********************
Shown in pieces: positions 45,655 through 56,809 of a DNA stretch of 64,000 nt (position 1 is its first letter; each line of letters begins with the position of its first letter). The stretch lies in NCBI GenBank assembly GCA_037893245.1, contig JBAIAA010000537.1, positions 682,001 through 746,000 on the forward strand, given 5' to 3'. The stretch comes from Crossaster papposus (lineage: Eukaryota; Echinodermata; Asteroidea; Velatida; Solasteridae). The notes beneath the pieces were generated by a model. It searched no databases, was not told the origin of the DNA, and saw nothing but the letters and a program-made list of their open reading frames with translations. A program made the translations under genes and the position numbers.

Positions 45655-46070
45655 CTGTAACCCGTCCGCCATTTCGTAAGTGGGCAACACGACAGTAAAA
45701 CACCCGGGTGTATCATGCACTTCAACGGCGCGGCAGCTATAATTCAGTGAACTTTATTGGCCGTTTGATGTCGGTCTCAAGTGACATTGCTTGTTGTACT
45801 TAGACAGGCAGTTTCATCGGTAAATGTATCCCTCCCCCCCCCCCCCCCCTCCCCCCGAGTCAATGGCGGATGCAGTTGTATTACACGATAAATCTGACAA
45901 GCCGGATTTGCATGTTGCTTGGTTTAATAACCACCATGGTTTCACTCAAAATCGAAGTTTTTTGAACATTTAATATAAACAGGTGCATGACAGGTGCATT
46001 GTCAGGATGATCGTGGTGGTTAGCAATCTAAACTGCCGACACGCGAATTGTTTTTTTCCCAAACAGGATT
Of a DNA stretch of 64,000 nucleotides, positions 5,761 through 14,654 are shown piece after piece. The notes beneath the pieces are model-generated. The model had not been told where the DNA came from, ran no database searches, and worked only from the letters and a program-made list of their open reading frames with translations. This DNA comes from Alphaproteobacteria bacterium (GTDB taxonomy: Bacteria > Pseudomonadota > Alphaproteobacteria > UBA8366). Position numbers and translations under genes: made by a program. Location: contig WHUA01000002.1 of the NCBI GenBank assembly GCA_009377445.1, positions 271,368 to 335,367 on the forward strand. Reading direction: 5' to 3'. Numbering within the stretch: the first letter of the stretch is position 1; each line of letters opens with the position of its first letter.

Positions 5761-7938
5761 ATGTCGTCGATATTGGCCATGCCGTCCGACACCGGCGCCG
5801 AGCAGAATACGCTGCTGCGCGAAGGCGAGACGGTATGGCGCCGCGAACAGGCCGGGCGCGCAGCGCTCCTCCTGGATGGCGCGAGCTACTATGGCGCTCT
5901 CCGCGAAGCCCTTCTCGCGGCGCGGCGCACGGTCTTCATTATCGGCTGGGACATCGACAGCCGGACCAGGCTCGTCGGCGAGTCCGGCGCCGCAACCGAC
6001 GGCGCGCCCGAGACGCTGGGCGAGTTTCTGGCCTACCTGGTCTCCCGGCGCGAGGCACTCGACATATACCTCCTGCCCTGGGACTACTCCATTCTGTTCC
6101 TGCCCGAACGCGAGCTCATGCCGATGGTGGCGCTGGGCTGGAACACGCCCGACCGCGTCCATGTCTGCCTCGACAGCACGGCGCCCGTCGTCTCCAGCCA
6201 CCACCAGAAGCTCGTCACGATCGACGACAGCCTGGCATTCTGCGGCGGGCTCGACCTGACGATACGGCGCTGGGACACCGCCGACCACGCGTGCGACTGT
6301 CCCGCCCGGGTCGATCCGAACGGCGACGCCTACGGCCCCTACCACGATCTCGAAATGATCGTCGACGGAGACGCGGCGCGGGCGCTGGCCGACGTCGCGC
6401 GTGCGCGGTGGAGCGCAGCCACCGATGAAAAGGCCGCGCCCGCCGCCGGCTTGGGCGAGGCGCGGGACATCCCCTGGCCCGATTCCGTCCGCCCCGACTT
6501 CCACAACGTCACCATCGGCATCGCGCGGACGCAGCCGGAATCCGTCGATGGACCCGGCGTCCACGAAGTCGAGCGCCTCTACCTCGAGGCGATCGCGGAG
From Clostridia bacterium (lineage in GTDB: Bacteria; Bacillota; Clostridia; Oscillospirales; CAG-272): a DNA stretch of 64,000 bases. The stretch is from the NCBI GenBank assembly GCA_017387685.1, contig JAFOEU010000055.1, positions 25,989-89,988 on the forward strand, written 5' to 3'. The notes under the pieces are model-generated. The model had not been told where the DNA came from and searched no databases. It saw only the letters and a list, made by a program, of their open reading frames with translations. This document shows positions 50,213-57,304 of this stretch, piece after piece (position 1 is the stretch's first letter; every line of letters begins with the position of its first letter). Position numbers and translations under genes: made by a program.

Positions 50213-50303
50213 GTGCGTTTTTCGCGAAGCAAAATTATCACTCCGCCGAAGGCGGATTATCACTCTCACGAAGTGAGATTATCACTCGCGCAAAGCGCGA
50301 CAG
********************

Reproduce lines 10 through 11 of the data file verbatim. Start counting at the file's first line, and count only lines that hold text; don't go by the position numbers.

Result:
5761 ATGTCGTCGATATTGGCCATGCCGTCCGACACCGGCGCCG
5801 AGCAGAATACGCTGCTGCGCGAAGGCGAGACGGTATGGCGCCGCGAACAGGCCGGGCGCGCAGCGCTCCTCCTGGATGGCGCGAGCTACTATGGCGCTCT